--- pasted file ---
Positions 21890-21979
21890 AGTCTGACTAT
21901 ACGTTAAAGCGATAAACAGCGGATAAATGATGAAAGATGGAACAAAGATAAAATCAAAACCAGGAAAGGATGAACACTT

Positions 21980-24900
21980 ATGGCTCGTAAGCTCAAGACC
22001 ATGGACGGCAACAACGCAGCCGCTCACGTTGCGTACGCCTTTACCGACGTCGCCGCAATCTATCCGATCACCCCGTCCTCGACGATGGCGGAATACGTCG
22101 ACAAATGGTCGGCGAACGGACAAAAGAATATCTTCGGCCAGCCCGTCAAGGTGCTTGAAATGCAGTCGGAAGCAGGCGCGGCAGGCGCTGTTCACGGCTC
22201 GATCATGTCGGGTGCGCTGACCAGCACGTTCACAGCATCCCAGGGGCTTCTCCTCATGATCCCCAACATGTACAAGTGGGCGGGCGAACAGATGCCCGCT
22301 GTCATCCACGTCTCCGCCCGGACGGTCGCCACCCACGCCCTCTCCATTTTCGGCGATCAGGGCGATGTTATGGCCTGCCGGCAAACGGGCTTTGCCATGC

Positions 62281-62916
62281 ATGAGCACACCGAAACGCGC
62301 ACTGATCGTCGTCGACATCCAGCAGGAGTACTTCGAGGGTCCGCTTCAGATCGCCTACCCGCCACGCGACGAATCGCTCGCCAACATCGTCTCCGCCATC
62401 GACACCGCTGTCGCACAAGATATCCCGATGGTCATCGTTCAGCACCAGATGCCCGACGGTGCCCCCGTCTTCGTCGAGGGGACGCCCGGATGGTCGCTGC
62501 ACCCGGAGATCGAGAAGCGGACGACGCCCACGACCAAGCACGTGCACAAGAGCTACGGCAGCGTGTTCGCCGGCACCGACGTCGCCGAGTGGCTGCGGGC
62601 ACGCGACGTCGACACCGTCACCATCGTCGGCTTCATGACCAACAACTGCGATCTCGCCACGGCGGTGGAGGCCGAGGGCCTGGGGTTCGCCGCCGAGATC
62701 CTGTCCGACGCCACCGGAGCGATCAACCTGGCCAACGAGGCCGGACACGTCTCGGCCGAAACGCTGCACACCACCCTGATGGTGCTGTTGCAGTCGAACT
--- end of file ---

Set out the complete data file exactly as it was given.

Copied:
Positions 21890-21979
21890 AGTCTGACTAT
21901 ACGTTAAAGCGATAAACAGCGGATAAATGATGAAAGATGGAACAAAGATAAAATCAAAACCAGGAAAGGATGAACACTT

Positions 21980-24900
21980 ATGGCTCGTAAGCTCAAGACC
22001 ATGGACGGCAACAACGCAGCCGCTCACGTTGCGTACGCCTTTACCGACGTCGCCGCAATCTATCCGATCACCCCGTCCTCGACGATGGCGGAATACGTCG
22101 ACAAATGGTCGGCGAACGGACAAAAGAATATCTTCGGCCAGCCCGTCAAGGTGCTTGAAATGCAGTCGGAAGCAGGCGCGGCAGGCGCTGTTCACGGCTC
22201 GATCATGTCGGGTGCGCTGACCAGCACGTTCACAGCATCCCAGGGGCTTCTCCTCATGATCCCCAACATGTACAAGTGGGCGGGCGAACAGATGCCCGCT
22301 GTCATCCACGTCTCCGCCCGGACGGTCGCCACCCACGCCCTCTCCATTTTCGGCGATCAGGGCGATGTTATGGCCTGCCGGCAAACGGGCTTTGCCATGC

Positions 62281-62916
62281 ATGAGCACACCGAAACGCGC
62301 ACTGATCGTCGTCGACATCCAGCAGGAGTACTTCGAGGGTCCGCTTCAGATCGCCTACCCGCCACGCGACGAATCGCTCGCCAACATCGTCTCCGCCATC
62401 GACACCGCTGTCGCACAAGATATCCCGATGGTCATCGTTCAGCACCAGATGCCCGACGGTGCCCCCGTCTTCGTCGAGGGGACGCCCGGATGGTCGCTGC
62501 ACCCGGAGATCGAGAAGCGGACGACGCCCACGACCAAGCACGTGCACAAGAGCTACGGCAGCGTGTTCGCCGGCACCGACGTCGCCGAGTGGCTGCGGGC
62601 ACGCGACGTCGACACCGTCACCATCGTCGGCTTCATGACCAACAACTGCGATCTCGCCACGGCGGTGGAGGCCGAGGGCCTGGGGTTCGCCGCCGAGATC
62701 CTGTCCGACGCCACCGGAGCGATCAACCTGGCCAACGAGGCCGGACACGTCTCGGCCGAAACGCTGCACACCACCCTGATGGTGCTGTTGCAGTCGAACT